Cleveland Browns star Deshaun Watson received multiple massages at a private hotel and club for which the Houston Texans had provided him a membership, according to a New York Times investigation published Tuesday.
Per the Times' Jenny Vrentas, Watson said in a deposition he had some of his massage therapists sign a copy of a nondisclosure agreement that had been left in his locker by the Texans' director of security, Brent Naccara.
Rusty Hardin, Watson's lawyer, said the quarterback "continues to vehemently deny" the allegations that have led to 24 civil lawsuits accusing him of sexual assault or misconduct during massage therapy sessions.
"We can say when the real facts are known this issue will appear in a different light," Hardin said.
Vrentas reported Watson set up massage appointments with at least 66 women between the fall of 2019 and the spring of 2021. While he was still a member of the team, the Texans indirectly helped facilitate the sessions:
"It's unclear whether the Texans knew how many massages Watson was getting or who was providing them. But their resources helped support his massage habit away from the team. Watson acknowledged in a deposition that the Texans arranged for him to have 'a place' at The Houstonian. He used the fitness club, dined there and also set up massages in hotel rooms."
In March 2021, the Texans issued a statement saying they "became aware of a civil lawsuit involving Deshaun Watson through a social media post last night" and added that "this is the first time we heard of the matter."
However, Vrentas reported Nia Smith shared text messages from Watson on Instagram in November 2020 and said she "could really expose you" in reference to the three-time Pro Bowler after they had multiple massage sessions. Smith is among those who have filed suit, alleging he made continued sexual advances without her consent during sessions.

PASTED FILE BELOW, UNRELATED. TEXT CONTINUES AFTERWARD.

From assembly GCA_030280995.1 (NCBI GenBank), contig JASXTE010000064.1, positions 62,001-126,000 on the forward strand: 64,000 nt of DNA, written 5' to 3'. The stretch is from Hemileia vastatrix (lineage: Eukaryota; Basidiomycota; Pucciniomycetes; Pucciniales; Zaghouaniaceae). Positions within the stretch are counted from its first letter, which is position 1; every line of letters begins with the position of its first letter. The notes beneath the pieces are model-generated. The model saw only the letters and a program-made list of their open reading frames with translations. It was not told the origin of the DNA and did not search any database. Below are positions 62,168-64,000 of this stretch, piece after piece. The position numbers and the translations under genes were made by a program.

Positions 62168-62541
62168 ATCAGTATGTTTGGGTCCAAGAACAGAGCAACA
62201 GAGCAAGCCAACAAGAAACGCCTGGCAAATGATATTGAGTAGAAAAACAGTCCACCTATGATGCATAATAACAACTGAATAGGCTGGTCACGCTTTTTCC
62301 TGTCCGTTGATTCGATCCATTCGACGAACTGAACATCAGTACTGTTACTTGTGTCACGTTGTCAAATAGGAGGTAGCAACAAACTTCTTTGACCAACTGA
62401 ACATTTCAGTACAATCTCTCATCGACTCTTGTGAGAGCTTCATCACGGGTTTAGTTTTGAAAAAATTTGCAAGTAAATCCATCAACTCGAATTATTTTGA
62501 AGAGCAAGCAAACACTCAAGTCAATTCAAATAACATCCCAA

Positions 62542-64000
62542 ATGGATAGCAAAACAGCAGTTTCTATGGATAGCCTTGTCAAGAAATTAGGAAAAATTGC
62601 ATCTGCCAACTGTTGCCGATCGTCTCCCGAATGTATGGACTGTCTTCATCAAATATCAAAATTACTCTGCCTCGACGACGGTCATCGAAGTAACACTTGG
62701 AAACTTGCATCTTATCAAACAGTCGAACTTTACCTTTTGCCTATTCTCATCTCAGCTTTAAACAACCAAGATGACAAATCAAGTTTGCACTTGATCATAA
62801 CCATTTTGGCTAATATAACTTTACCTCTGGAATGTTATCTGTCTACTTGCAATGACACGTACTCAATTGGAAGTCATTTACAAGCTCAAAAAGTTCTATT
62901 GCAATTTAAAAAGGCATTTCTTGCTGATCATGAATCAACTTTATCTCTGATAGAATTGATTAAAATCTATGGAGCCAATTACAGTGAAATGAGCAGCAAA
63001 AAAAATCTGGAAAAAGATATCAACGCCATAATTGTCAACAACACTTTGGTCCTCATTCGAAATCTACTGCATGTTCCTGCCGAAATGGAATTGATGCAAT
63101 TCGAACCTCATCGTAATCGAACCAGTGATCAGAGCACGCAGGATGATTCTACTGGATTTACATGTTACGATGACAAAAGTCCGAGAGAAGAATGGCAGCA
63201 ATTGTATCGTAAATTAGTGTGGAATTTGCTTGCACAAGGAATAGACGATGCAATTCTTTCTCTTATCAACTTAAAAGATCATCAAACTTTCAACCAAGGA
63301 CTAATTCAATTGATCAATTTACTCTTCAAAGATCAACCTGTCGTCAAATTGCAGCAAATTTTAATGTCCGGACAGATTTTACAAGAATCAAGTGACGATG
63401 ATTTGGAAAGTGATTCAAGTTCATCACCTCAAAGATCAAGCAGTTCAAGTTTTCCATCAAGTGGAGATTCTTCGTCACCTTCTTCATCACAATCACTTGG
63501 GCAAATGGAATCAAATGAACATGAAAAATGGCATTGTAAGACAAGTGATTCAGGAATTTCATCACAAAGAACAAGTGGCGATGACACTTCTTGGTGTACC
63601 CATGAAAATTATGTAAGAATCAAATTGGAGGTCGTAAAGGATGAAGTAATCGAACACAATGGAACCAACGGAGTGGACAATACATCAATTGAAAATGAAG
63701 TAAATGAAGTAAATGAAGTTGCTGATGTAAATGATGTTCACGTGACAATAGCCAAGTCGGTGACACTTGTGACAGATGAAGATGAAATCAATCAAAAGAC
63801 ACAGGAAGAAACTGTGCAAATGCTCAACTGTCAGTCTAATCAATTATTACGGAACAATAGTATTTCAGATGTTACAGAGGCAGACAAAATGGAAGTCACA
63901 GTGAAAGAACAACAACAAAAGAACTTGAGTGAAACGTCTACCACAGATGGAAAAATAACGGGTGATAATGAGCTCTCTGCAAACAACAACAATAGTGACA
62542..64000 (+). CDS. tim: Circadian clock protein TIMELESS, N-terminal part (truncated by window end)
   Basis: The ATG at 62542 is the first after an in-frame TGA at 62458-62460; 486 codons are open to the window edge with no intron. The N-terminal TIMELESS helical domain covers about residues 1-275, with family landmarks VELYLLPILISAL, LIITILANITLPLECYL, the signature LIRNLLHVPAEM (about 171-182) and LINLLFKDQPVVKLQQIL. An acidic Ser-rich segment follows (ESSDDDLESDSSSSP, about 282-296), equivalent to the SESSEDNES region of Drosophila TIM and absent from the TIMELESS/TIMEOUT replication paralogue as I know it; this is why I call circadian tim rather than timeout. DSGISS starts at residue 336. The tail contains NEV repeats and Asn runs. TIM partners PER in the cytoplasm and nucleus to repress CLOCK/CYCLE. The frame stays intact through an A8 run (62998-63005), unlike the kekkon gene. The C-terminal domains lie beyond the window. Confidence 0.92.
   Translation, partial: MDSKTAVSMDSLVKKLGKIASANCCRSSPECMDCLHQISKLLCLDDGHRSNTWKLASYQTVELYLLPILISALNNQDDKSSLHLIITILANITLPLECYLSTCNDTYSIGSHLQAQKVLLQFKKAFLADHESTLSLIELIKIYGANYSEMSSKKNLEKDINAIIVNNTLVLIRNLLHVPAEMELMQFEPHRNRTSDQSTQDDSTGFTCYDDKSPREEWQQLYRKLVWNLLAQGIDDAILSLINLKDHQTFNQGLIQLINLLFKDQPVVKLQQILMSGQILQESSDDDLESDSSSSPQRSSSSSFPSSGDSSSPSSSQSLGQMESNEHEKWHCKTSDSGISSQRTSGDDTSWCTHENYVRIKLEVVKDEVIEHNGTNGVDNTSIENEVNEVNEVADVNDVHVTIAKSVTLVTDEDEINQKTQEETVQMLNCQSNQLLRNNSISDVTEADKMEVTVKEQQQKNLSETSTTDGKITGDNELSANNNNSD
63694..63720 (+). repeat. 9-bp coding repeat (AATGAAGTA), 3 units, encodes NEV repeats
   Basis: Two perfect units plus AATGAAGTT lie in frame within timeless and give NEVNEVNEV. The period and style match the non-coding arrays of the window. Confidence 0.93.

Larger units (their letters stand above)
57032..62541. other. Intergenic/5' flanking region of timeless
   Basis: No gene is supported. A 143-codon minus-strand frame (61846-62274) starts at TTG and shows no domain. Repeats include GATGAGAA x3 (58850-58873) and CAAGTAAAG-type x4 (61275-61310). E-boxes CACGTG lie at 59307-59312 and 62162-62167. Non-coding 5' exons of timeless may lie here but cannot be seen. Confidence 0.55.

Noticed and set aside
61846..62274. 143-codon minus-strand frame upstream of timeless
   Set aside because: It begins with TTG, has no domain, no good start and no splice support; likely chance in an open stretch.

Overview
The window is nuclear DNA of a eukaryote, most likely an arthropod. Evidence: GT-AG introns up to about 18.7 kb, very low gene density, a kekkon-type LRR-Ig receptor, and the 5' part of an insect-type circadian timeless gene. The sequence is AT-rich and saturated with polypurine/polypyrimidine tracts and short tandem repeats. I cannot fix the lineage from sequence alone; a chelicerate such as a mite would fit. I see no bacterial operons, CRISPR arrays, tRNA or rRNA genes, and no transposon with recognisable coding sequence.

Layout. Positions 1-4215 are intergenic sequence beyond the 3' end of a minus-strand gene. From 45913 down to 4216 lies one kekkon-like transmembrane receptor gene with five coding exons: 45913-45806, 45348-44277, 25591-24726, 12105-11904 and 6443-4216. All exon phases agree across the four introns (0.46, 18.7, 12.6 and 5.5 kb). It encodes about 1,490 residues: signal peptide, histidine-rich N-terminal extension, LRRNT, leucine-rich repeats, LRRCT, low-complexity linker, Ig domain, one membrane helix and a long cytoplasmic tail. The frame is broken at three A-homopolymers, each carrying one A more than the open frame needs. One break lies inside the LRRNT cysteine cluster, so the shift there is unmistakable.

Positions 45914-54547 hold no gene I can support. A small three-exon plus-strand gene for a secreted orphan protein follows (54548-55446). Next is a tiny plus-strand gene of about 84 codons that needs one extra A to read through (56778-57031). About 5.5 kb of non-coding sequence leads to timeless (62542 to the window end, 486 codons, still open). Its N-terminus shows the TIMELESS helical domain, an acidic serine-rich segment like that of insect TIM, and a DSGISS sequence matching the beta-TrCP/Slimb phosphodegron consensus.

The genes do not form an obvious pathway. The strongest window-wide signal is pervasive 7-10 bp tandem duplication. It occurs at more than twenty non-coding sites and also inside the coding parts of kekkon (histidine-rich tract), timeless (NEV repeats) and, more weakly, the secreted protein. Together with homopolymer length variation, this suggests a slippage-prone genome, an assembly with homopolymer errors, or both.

Watson said during a deposition he alerted Naccara about Smith's posts shortly after they surfaced. Following that conversation, Naccara supplied him with the NDA, which he began bringing to massage appointments.
Regarding his massage sessions at The Houstonian, Watson said to the best of his knowledge he didn't believe Texans officials knew of them happening. He also said the membership at the hotel was not under his name, and one woman who provided Watson with a massage at the hotel said "the room was registered to a member of the Texans' training staff," per Vrentas.
The investigation also reviewed communications between Hardin and prosecutors, including Johna Stallings, the Harris County (Texas) sex crimes prosecutor who was in charge of Watson's case. Former Harris County prosecutor Njeri Mathis Rutledge said the amount of contact between the two was "noteworthy."
Vrentas reported there was only one contact between prosecutors and the lawyers for the women suing Watson, though prosecutors did contact some of the women directly.
Although two grand juries declined to indict Watson on criminal charges stemming from the sexual misconduct allegations this past March, his civil suits remain unresolved. He also remains subject to punishment from the NFL, which has yet to conclude its investigation.
NFL Commissioner Roger Goodell said in May the inquiry was "nearing its end," but that was before two more women came forward to file the 23rd and 24th suits against Watson.